Building contractors, specialist subcontractors and manufacturers throughout the UK are being advised to talk to their regional framework partners as quickly as possible if they are struggling to deliver any public sector works
Contractors are being urged to contact their regional framework partners if they are struggling to deliver any public sector works, have seen projects paused or are worried about payment.
This follows the publication of two procurement policy notes from the Cabinet Office, including one which explained how suppliers should be paid by public sector clients as quickly as possible to maintain cashflow and protect jobs, and even paid in advance in some situations.
Relaxation of procurement rules
John Skivington, group director of LHC, said: “The latest Cabinet Office advice allows for a relaxation of procurement rules in some specific circumstances, and encourages councils, social landlords and other public sector bodies to pay suppliers as quickly as possible. You may even be entitled to get up to 25% of the project payment made in advance.
“No appointed company should need to struggle alone. Through LHC’s network of local offices we are uniquely placed to provide region-specific reassurance and to support to our appointed companies, including speaking to clients on your behalf.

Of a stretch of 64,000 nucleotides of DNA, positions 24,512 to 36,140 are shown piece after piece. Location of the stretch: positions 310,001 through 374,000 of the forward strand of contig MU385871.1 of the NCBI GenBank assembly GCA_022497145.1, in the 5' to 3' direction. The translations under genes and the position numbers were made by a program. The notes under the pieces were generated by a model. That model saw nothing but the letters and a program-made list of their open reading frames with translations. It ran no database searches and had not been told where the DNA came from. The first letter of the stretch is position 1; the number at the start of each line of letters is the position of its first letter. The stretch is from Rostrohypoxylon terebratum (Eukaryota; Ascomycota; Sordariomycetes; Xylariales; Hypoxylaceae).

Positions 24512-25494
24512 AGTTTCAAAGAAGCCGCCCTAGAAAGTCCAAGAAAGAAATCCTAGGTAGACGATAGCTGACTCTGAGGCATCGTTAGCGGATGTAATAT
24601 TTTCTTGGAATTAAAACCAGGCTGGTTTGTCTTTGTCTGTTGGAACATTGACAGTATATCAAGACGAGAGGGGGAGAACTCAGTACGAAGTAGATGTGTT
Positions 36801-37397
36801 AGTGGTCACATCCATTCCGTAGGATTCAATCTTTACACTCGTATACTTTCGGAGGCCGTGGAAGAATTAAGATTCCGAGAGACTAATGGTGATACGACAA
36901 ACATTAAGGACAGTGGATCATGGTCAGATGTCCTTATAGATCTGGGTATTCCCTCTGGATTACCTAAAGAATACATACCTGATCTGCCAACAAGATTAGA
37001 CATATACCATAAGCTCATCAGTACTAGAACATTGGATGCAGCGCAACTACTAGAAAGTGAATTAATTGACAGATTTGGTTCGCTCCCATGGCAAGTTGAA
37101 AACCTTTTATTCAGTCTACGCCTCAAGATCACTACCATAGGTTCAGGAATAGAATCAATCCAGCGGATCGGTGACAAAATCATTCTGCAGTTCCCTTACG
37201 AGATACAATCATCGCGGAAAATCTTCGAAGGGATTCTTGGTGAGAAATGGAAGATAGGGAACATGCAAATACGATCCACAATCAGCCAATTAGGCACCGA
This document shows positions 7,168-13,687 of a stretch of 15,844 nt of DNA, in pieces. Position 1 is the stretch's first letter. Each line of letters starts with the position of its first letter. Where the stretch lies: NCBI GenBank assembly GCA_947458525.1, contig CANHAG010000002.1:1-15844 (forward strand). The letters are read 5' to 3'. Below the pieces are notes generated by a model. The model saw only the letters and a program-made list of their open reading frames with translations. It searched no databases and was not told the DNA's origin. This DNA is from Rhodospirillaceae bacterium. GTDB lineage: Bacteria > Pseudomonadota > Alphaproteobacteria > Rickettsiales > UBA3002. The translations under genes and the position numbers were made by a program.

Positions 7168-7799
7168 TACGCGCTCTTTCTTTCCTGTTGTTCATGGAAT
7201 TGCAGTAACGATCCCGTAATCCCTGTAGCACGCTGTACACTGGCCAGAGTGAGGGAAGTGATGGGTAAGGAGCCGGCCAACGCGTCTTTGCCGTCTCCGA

“Whatever the problem, we can work it out. Just pick up the phone and talk to your local framework expert – it’s at times like this that these local relationships matter most.”
Through its regional business operations, LHC is also helping over-stretched local authorities to source approved suppliers for emergency building repairs and maintenance services. This work is expected to provide a useful lifeline to some contractors whose other projects may be cancelled or temporarily paused.
More than 9,529 cases of coronavirus have been confirmed in the UK, although the actual number of cases is estimated to be much higher.
So far 463 people who tested positive for coronavirus have died.
More than 87,400 people in the UK have been tested for the virus but were found not to have it.